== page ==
FACTS MATTER #resist — (STOP Trapping)



Sadly, trapping continues big time in vast areas of the country in the name of “management”. This policy produces harm and heartache for the animals and for those of us who care about them. It’s not management, it’s animal abuse and it’s shameful — an immense contradiction for the human species which considers itself the custodians of our planet. Let’s practice the values we believe in. Real “management” involves simple education. Let’s get information out to folks to help turn the tide. This posting is towards that end.

The letter I wrote in a comment below has information for people who don’t know that trapping has only negative consequences. Even those people who love coyotes often believe relocation is best for the coyote and the humane thing to do — they are innocent of the truth. We need to let them know the truth, and at the same time let them know that precautions to make coexistence work are indeed simple.
*[Trapping is not occurring in SF, but it is happening elsewhere. SF has a stellar coyote coexistence policy based on education. Yay, San Francisco!]


A. Resist trapping and killing coyotes in your area

Facts prove that coyotes are not dangerous to humans: they avoid humans. Pets can easily be protected by following simple guidelines. Unbeknownst to many, trapping ALWAYS leads to killing (see letter in comment below). Please #resist those instigating trap and kill policies. Please help get educational materials out to everyone — we all have a stake in this. Call your supervisors, homeowner associations, social media and neighbors: let them know what you think about outmoded trap/kill policies and give them current educational materials.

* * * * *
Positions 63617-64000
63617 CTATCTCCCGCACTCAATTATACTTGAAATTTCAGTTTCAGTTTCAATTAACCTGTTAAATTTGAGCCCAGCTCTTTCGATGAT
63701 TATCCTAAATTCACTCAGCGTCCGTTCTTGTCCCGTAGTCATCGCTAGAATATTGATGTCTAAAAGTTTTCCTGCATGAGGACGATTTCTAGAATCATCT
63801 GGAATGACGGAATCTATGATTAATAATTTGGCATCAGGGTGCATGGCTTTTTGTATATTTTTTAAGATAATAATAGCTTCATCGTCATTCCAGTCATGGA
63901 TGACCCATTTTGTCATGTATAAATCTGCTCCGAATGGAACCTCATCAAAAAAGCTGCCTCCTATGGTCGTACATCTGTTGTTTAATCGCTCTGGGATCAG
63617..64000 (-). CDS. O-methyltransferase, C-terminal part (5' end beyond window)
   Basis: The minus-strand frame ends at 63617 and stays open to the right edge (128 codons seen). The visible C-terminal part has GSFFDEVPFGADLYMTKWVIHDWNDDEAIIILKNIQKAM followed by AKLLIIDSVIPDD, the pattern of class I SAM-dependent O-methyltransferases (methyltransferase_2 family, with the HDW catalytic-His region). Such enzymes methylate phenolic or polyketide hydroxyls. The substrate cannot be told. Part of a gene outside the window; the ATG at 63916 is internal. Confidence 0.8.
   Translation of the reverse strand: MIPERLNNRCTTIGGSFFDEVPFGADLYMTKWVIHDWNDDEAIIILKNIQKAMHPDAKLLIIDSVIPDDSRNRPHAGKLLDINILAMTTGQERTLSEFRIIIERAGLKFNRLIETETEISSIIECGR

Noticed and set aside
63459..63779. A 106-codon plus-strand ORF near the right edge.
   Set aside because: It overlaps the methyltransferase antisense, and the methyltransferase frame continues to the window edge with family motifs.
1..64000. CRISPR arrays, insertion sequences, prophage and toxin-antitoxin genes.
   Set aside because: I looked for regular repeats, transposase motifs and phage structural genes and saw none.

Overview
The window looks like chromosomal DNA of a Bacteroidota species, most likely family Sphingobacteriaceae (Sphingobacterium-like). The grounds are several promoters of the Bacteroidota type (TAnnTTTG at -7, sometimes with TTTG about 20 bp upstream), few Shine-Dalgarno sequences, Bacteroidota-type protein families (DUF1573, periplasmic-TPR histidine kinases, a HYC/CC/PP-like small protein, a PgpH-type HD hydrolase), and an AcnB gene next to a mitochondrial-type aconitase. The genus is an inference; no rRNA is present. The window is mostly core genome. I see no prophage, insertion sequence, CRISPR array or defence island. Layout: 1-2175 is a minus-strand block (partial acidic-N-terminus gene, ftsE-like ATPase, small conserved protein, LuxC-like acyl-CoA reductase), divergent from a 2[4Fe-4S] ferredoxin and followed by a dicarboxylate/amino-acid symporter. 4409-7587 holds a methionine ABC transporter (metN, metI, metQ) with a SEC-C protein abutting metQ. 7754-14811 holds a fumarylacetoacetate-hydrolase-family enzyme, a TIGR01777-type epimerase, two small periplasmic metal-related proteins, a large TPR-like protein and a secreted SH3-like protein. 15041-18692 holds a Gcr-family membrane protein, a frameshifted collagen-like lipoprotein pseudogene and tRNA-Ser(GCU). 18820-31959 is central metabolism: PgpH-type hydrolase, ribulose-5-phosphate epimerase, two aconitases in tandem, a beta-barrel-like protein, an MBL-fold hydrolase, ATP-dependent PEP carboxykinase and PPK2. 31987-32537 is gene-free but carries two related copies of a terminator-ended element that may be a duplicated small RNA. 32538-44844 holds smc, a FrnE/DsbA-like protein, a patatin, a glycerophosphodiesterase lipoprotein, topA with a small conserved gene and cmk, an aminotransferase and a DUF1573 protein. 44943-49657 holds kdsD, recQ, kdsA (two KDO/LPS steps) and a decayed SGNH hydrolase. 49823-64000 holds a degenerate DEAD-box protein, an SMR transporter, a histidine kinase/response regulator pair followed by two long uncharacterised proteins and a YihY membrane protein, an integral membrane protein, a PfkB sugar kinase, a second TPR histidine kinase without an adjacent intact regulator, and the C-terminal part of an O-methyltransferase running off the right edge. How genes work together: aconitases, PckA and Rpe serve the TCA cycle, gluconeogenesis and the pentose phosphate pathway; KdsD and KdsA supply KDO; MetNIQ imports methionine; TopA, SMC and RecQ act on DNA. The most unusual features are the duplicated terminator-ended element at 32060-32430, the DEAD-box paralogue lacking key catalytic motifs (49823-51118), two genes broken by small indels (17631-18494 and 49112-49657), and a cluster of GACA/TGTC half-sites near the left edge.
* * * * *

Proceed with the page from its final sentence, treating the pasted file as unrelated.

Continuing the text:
B. Simple, Effective Guidelines:

1) Keep your distance always from all wildlife and don’t approach — the more distance, the better. 

2) Allowing cats to roam free puts them in danger from dogs, cars, raccoons, coyotes and more. Coyotes don’t know who is a pet and who isn’t: how would they know the difference between a cat and any other prey?

3) Always remain vigilant while walking your pet. If you see a coyote, at any distance, while out with your dog: leash right away, shorten your leash, and walk the other way. See “How to Handle A Coyote Encounter”, below.

C. Focused, Factual Resources:

1) “Coyotes as Neighbors, what to know and do”, an introductory video presentation. [Also in Spanish, Mandarin, shortened English version].

2) “How to Handle A Coyote Encounter”, a downloadable, concise and informative flyer. More coexistence guides can be found on the coyotecoexistence.com website.

3) Inside A Coyote Family, an article which appeared in WildCare Magazine about coyote family life. More about coyote behavior and family life can be found on coyoteyipps.com.

D. Why Trapping is Inhumane and Doesn’t Work:

See letter by Yipps in the comments for a sample letter you could write about why trapping is inhumane and doesn’t work.

For a flyer version, press here: FACTSMATTER#resist

News: Happy Ending!

lucky little gal

lucky little gal

Story sent from Canada:

I received a call from Animal Care and Control today.  They had picked up a coyote that had been caught in a leg-hold trap.

The guy at ACC said that he just couldn’t put her down.  So, I met him out at the rehabilitation center where the coyote is now in one of our outdoor enclosures.

Although the coyote would rather be free, at least she is still alive.  She doesn’t look as though she was hurt by the leg hold trap and she appears to be healthy.